Perhaps you may have heard of negligence as a term generally used in day-to-day life, but what exactly does negligence mean in law? It is a term that is used to mean failure of a person or party to take reasonable care that result in injuries or damages to a person to whom the defendant owed a duty of care. In law, negligence is provided for to allow plaintiffs claim damages because of carelessness of another person. In order for a person (plaintiff) to prove that another person or party (defendant) was liable for his or her injuries, certain things must be proven.

For example, the plaintiff must show beyond doubt that he or she suffered damages or injuries or loss. This means that even if you can prove that the defendant was negligent, you do not stand to receive any compensation until you demonstrate that indeed the action or inaction caused you damages. Juries are always guided by certain elements in law to help them in making a determination as to whether there is a case to warrant compensation. Some of the things that the jury must do are to compare the facts of the case, testimonies and the evidence adduced before them.

Negligence explained: Here are some of the elements that need to be considered


The question that one asks is whether the defendant owed the plaintiff any duty. Duty arises when the law clearly appreciates the relationship between the two parties and that the defendant is expected to act in a particular way towards the plaintiff. The judge is concerned with determining if the defendant owed the plaintiff the duty of care. Where an average person finds that there exists a duty under certain circumstances, then the judge will conclude that such a duty indeed exists.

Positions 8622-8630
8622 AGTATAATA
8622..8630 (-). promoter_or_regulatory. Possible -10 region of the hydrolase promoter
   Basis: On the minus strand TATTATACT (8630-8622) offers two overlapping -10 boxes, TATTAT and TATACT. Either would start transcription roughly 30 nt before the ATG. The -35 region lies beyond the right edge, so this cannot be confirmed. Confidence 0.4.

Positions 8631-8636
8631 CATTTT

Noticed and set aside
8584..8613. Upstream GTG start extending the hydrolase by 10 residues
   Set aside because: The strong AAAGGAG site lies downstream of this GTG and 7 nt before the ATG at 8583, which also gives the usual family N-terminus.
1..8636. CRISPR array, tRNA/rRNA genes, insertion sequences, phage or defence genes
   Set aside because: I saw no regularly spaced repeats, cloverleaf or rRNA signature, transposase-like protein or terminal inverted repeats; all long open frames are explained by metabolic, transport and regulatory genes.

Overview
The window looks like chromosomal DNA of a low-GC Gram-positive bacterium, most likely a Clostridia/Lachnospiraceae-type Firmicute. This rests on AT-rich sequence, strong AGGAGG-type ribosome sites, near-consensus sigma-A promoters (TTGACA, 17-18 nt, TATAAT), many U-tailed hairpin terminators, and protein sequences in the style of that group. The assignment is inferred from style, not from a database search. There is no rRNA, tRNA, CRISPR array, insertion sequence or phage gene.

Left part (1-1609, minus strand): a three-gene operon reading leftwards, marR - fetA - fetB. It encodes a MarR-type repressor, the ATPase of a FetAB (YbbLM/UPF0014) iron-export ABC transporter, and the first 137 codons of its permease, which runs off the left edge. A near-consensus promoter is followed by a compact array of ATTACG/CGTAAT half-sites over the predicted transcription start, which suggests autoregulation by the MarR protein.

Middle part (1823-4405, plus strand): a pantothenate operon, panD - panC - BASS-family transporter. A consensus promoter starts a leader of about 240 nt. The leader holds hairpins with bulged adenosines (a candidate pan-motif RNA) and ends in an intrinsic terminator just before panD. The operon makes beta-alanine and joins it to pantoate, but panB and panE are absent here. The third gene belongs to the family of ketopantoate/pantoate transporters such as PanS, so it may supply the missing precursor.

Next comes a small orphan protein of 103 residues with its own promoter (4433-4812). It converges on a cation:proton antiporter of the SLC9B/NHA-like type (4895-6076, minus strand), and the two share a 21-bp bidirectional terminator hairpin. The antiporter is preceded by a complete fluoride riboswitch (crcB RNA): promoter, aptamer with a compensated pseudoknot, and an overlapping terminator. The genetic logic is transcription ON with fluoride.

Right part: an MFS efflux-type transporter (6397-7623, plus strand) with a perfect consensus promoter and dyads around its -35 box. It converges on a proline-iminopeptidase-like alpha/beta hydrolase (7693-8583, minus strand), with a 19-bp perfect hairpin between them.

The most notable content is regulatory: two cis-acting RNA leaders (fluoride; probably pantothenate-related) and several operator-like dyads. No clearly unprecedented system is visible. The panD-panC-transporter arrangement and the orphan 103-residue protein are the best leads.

For example, if the a person was walking along the road and a dog bites him or her, the question that the court will want to resolve is whether there was a relationship between the owner of the dog and the person who was bitten. Clearly, the owner of the court ought to have exercised reasonable care by caging his or her dog to avoid such cases. Therefore, the court will most likely find that the owner ought to pay for the damages due to the dog bite.

Breach of Duty

One will be liable for negligence is he or she breaches the duty that is owed to the plaintiff. Where a defendant breaches such a duty by failing to exercise reasonable care, he or she will be required to pay for the damages arising out of negligence. Here, the jury will have to determine the existence of a breach as a question of fact. Like in the above case, the judges will be deciding whether the owner of the dog exercised reasonable care in protecting by passers from his dog.

Cause in Fact

Traditionally, the plaintiff must prove that the action of failure to act by the defendant caused him or her injuries. This is commonly known as “but-for” causation. This means that were it not for the defendant’s action or inaction, he plaintiff would not have sustained the injuries. Like in the case above, the plaintiff would have to prove that had the owner carefully handled the dog he or she would not have sustained the injury.

Proximate Cause

It concerns it self with the extent of the defendant’s responsibility in a case involving negligence. A defendant is only liable for the damages or losses that he or she could have foreseen as a result of his or her action. What this means is that if the loss suffered is outside the scope of the foreseen risks, then the plaintiff will have no reason to say that the actions of the defendant were proximate cause of his injuries.

Where you are confident that you have suffered a loss or damages because of clear negligence, you can file a lawsuit for damages. Since the process of proving negligence and determining the amount of compensation is lengthy and cumbersome, it is advisable to contact your personal injury lawyer for help.